i am also developing the fondness for history of world and how nations contently fought over pieces of planet earth
i will remember this book indeed because it seems to tell stories i need to know
thank you for excellent blog and brilliant review !
Hi WP - The Eureka uprising sounds interesting ion so many ways. Women make top half the population and they are unfortunately underrepresented in historical accounts. That is one reason why books like these are so valuable. The large nature of the American Revolution means the survey nature of a book like this makes it difficulty to pin down specific themes. The women covered in this book cover so many different cultures and places in society.
No worries about grammar and punctuations in comments sections. I look at comments section as closer to conversation then writing.
Thanks Bailli - People really have fought over pieces of the Earth for a long time. Hopefully we see some signs that is abating.
Time to read is always a problem.
This is a very interesting and important book, in many ways. I like that it focuses on numerous individual women, and uses personal accounts, diary entries, and letters, rather than one "objective" source. You mention that this book shows the connection of women leadership to the striving for more equality. Excellent commentary, as usual!
Thanks Suko. The fact that the author used so many primary factors added credibility to the book.
Yikes, this is when I realize how sketchy is my knowledge about early American history. I did not know slaves were promised freedom by the British? I wonder how many were able to get away and what their lives were like there? I enjoy history like this that tells the stories of regular folks.
Hi Laurie - Though I do not have the numbers at my fingertips, a lot of slaves escaped to the British side. This book and some others that I have read traces the general disposition. Many settled in Canada. Though they faced a lot of racism there, those that did escape were inevitably better off.
Wow! I thought this cover so powerful. So different from the leather clad, stiletto-heel wearing women we see of so many books (especially those of the Urban Fantasy genre) which do not interest me in the least, I found this one fascinating.
Hi Felicity- It is a great cover. Unfortunately I have a different edition of the book. I am trying to figure out if this is based on a painting or if it was an original cover design.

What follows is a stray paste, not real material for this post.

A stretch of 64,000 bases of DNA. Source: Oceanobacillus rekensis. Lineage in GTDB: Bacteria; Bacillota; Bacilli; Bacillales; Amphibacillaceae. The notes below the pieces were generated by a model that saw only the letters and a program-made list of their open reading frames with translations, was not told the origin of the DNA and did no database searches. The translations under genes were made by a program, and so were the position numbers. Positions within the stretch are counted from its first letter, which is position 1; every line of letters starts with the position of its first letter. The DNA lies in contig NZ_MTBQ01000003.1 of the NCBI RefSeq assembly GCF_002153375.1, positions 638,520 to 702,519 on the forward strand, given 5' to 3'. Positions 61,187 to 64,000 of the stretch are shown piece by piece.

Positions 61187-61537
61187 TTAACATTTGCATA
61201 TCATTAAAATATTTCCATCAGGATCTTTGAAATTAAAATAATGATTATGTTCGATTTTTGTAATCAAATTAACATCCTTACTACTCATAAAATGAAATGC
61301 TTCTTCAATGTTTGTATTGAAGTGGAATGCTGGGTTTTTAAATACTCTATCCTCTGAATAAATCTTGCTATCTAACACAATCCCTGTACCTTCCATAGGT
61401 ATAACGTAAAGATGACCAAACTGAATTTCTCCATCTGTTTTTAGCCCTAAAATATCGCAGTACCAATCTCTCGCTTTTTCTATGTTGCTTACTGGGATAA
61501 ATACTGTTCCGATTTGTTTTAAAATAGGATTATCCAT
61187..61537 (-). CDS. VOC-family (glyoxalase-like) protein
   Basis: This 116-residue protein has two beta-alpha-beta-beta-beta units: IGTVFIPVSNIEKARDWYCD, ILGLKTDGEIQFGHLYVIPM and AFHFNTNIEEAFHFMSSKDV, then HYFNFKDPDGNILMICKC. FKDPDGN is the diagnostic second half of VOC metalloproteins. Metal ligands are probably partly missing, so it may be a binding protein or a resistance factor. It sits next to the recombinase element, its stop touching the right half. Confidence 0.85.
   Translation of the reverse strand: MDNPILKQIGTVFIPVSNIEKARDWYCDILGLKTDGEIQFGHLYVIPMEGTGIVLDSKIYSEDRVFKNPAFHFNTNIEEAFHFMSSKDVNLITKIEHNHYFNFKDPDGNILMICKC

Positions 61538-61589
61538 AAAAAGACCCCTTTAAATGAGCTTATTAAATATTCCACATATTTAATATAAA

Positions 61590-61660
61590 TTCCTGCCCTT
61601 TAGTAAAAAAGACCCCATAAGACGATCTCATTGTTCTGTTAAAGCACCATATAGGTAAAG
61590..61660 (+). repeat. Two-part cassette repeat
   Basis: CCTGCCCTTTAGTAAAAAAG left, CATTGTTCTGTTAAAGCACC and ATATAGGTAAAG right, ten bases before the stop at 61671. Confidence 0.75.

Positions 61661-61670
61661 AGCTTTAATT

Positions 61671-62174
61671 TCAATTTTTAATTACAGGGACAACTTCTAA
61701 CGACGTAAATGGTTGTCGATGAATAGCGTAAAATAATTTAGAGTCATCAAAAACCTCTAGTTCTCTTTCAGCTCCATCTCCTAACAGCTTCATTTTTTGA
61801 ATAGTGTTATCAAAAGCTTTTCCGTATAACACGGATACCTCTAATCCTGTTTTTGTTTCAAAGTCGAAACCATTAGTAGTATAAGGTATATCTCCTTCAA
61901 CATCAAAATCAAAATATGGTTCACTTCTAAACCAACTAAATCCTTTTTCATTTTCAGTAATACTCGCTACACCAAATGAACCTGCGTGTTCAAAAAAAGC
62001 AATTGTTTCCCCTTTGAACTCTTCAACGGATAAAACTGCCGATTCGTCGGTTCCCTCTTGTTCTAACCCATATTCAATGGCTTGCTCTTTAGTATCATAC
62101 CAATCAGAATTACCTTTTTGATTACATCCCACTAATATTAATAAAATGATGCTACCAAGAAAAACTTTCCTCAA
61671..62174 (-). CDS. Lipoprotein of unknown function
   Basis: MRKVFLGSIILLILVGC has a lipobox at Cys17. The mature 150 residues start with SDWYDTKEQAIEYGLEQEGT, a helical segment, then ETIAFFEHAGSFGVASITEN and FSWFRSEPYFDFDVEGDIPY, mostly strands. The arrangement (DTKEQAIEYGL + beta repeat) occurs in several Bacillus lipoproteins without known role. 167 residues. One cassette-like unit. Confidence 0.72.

I think the personal individual accounts of women & their roles would be fascinating in this book. I read letters from the 1812 era and women seemed very impassioned in the fight & towards their government then. I'm sure this subject fills in an important gap of the historical picture. Glad you highlighted it.
Hi Sue - I can imagine that collection from the War of 1812 was interesting. It is also interesting that people got so intense about a conflict that has been somewhat forgotten.
Revolutionary Mothers sounds fascinating and I like that the author shares diary entries and letters. The women's stories are really interesting to learn about and they had such an important part. I find people like Molly Brant fascinating in that they moved in between the two cultures like that.
This reminds me of some of the women they highlighted in the Civil War documentary I recently watched.
Great commentary as always.
Hi Naida - The Ken Burns Civil War documentary was great and it used primary sources so well. This book uses them similarly.
Molly Brand and others like her are so interesting and they seem to appear throughout American history.
What an interesting topic. It sounds like those brave ladies definitely deserve their share of the spotlight. It also sounds like a dense (if short) read - but well worth digging into.
Hi Paula - One of the themes here is that these histories have been not been explored enough.
When I read your reviews of Revolutionary War books, I always want to buy them for my dad. :) Sadly, he does not read as much as he used to, though. The books I buy end up just sitting there looking at him forlornly. But, then again, so do many of the books I buy, since I buy them too fast.
Hi Rachel - It seems that many of us have a lot of unread books around.